DES MOINES, Iowa — Governor Kim Reynolds signed a comprehensive licensure bill on Thursday, calling it “major and meaningful step” in reforming how professionals can obtain licenses to work in Iowa.
Now, Iowa will recognize of out-of-state professional licenses. It will also clearly state disqualification provisions for criminal convictions, which the governor said is a step forward in her criminal justice reform priority.
“It also puts in place a universal standard for considering criminal convictions and licensure, ensuring that an offense must be directly related to the practice of the profession if it’s going to be used as a reason to deny a license,” the Republican governor said. “This will again enable more ex-offenders to enter the workforce.”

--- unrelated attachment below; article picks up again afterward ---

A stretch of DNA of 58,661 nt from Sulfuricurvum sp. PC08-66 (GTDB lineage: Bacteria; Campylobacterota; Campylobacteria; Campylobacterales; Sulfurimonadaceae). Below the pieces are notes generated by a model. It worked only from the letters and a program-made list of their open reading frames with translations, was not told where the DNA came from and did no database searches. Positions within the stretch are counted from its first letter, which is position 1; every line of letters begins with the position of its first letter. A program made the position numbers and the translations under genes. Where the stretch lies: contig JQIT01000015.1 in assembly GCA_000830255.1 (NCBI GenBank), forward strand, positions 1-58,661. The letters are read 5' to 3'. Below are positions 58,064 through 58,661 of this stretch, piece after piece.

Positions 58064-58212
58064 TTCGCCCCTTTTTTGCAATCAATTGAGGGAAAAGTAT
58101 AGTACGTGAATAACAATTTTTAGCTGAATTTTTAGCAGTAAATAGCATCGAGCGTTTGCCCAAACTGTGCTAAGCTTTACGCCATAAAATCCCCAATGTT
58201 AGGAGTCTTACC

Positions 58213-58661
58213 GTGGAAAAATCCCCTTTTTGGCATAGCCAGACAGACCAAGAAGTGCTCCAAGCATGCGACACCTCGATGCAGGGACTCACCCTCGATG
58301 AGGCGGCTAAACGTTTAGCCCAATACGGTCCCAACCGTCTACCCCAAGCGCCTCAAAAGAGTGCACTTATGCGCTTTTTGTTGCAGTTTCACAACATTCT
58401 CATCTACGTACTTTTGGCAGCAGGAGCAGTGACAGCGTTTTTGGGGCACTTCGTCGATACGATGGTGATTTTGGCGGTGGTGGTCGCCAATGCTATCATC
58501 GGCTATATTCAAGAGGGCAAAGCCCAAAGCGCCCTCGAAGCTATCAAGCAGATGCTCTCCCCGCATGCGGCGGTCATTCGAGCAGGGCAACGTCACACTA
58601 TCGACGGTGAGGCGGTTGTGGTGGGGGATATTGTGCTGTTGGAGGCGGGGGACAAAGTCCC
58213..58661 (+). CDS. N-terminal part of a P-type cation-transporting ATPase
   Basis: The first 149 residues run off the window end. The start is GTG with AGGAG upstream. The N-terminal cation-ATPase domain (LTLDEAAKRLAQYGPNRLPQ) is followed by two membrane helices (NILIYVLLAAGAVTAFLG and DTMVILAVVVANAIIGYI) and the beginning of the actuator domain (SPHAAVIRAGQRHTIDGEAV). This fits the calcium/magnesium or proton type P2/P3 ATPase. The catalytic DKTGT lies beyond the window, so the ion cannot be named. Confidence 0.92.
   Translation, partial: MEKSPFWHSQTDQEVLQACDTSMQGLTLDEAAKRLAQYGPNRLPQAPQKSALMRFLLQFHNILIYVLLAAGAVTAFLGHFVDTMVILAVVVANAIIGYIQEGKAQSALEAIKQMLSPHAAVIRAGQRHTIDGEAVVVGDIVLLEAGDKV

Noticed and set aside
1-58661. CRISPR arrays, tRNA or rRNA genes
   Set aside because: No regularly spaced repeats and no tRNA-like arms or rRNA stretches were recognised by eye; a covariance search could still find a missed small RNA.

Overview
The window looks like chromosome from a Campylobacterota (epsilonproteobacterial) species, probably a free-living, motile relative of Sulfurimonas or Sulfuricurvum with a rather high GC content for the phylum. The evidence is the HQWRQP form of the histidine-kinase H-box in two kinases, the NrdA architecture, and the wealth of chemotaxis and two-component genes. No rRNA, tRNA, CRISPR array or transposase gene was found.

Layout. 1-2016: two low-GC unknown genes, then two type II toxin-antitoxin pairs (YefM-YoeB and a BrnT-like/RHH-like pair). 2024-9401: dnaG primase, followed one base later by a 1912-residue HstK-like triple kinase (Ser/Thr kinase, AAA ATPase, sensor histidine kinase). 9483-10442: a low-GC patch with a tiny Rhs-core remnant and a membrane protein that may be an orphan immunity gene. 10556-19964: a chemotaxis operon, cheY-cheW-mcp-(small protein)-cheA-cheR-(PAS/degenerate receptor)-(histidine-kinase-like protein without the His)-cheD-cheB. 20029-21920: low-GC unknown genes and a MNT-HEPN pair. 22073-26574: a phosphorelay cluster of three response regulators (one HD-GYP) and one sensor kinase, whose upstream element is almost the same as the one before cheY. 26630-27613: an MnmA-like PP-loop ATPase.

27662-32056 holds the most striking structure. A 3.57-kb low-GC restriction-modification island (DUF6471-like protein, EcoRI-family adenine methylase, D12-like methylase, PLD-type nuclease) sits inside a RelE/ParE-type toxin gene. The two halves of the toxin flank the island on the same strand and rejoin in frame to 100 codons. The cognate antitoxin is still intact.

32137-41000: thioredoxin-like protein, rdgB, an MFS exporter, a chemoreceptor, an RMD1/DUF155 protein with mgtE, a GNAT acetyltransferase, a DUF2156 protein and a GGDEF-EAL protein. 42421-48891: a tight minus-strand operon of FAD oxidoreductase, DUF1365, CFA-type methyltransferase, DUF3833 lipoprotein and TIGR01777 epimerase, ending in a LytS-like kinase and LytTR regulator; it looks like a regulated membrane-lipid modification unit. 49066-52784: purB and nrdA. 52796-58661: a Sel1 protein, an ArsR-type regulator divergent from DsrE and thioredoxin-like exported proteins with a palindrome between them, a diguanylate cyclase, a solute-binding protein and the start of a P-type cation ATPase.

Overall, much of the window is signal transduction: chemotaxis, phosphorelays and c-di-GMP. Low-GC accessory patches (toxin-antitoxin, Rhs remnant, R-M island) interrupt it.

Mathieu Lemay, an electrician from Kanawha, isn’t originally from Iowa but had difficulty getting a license when he moved here — even though he had been a licensed electrician for 32 years.
“When I was declined twice in Iowa, it caused me to have some questions,” he said. “The encouraging things I’ve seen in this bill are going to do a tremendous amount for tradespeople throughout the state and inviting credentialed professionals from other states to help meet the demand that is growing here in Iowa.”
Reynolds said in a state where a quarter of the workforce needs a license for their job, it’s critical to have a professional licensing system that will incentivize skilled workers to work in Iowa.
To read all of the provisions of what the bill will do, click here.